With the iPhone SE, unlike the 5s, it's no just about the size. The SE also inherits the great camera from the iPhone 6s that's fast, accurate and more than component for daily use and vacations too. However, it misses out on the optical image stabilisation that the Xiaomi Mi 5 nails for a lesser price. Everything new in the iPhone SE is behind the boxy body of the iPhone 5s, which I personally prefer more than the iPhone 6 and 6s series' curved sides. The fingerprint scanner, Touch ID, is slower than what you'd get on an Android phone around the ₹10,000 price tag. However, I prefer the fingerprint sensor on the front which eliminates the need to pick it up from the table, since most Android phones have the fingerprint scanner on the back. Even the silent switch on the iPhone is a nice touch they've retained since the first model launched in 2007. Flip the switch, and it goes silent mode without having to switch the screen on.
The iPhone SE is also faster than you'd expect. Games load much quicker than on a Samsung Galaxy S7, which is supposed to be optimised for gaming, but other apps like Twitter load with similar urgency on both the smartphones. This comparison however, is meaningless because apps on Android and iOS (iPhone's operating system) are quite different. So, you have to pick a side — Android or iOS — unless you want to be that lone ranger still sporting a Lumia.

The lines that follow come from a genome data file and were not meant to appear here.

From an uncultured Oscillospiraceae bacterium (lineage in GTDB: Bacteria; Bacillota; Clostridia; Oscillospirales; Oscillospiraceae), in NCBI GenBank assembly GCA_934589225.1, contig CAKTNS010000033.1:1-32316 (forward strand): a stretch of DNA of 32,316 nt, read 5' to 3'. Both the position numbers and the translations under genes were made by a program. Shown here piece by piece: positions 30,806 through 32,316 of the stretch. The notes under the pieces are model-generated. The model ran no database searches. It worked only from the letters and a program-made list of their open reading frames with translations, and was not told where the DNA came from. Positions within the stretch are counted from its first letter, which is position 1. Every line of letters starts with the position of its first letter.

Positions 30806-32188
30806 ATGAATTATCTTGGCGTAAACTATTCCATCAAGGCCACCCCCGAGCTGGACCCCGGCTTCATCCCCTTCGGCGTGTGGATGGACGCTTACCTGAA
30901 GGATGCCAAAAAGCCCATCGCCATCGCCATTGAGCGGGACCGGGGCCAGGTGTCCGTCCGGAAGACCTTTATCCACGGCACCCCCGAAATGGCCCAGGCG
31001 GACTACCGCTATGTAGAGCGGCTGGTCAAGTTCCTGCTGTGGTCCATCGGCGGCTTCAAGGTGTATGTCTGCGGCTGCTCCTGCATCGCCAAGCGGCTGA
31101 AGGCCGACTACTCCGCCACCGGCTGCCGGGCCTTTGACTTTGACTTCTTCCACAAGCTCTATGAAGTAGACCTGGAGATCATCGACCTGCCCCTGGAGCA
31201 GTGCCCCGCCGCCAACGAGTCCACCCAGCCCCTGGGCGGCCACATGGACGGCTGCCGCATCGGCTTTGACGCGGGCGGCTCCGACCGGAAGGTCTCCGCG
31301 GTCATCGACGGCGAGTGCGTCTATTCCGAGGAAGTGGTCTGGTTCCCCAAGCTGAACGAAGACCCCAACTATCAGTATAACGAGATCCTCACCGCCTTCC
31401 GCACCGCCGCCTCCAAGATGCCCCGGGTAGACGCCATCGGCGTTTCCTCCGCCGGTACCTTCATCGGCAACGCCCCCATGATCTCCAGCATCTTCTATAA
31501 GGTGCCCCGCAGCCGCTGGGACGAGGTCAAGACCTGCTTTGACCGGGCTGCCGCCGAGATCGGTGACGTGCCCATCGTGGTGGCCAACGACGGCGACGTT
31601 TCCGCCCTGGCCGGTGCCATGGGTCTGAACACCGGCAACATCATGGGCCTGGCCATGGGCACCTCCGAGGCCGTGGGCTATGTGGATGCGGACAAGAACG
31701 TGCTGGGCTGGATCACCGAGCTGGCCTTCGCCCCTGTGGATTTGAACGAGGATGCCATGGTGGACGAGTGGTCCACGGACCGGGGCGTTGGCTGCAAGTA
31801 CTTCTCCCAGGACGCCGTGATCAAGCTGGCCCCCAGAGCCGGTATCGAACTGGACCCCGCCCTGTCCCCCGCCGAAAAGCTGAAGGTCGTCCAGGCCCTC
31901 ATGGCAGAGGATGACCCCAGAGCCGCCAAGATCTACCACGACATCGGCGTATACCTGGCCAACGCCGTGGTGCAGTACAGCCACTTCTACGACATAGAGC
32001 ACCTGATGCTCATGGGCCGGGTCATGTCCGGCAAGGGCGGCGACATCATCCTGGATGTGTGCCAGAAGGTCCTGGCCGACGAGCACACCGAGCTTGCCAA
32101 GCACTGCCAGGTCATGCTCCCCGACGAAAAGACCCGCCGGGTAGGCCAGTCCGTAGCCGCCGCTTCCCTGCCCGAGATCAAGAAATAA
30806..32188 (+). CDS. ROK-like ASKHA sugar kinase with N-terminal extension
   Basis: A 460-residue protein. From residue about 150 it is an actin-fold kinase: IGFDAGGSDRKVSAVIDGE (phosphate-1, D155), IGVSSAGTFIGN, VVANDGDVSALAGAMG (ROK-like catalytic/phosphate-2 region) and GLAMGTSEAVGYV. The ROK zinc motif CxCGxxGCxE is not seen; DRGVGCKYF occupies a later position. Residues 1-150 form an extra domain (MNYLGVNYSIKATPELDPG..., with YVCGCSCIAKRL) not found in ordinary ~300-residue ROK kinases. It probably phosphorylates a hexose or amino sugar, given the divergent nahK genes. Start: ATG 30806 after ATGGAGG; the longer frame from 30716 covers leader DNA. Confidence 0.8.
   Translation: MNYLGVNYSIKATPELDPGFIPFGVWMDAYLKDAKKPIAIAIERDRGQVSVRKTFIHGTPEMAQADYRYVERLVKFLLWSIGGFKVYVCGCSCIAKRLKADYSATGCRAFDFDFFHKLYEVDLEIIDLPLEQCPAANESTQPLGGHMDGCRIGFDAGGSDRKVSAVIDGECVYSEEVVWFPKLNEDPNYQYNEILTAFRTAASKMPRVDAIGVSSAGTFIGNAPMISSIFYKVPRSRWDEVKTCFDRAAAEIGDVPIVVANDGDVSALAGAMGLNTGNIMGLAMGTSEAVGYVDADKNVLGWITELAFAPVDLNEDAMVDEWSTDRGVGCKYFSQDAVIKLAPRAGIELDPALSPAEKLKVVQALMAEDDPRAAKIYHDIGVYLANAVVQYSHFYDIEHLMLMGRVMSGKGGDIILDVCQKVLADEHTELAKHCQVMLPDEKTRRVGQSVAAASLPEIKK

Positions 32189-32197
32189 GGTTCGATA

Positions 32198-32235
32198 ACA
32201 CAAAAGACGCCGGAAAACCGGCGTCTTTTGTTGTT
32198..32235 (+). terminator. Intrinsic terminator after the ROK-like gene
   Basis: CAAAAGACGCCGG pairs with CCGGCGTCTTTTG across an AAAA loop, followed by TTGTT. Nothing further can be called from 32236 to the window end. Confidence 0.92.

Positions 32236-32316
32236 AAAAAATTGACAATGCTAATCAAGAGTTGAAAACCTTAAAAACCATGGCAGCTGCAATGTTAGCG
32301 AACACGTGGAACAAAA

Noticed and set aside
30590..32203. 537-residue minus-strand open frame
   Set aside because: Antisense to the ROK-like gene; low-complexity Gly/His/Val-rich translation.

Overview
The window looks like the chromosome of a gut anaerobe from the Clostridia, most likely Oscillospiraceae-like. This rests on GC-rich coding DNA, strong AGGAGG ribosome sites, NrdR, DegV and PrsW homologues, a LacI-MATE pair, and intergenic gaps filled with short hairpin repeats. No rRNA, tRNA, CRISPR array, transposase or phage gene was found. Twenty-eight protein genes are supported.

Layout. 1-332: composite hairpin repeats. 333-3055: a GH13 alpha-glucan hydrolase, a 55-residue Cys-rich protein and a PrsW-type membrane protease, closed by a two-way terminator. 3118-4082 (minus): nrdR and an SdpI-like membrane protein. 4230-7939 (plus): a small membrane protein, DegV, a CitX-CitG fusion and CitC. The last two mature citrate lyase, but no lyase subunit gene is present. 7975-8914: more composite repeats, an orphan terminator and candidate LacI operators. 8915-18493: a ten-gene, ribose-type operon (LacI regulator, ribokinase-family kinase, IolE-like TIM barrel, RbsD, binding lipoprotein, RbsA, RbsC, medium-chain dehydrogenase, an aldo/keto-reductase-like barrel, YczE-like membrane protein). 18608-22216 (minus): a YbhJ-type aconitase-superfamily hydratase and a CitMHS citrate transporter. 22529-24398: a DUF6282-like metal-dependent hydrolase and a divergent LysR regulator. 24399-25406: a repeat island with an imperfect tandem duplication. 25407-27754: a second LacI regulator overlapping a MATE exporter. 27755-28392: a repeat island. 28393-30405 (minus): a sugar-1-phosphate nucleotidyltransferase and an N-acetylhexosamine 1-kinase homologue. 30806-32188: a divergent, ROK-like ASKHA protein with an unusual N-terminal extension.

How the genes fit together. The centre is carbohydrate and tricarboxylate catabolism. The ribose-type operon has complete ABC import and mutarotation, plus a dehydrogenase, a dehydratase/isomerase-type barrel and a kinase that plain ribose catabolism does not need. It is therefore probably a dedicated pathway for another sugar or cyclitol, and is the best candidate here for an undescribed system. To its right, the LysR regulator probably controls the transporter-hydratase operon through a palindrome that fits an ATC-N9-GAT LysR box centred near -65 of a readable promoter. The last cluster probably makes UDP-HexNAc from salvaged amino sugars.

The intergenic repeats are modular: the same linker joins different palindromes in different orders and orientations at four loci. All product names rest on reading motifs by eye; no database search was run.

If you choose iOS, you just need to pick a screen size. If you have a sliver of a doubt that we've taken the screen-size game too far with nearly 6-inch screen that don't fit in most pockets and want to take a chance on a smaller one, iPhone SE is the only reliable option. Don't pick the iPhone 5s — it's old, slightly cheaper and not nearly as satisfying as the SE. The new smaller iPhone isn't entirely new though. It still has a similar battery size, screen and fingerprint sensor as the iPhone 5s.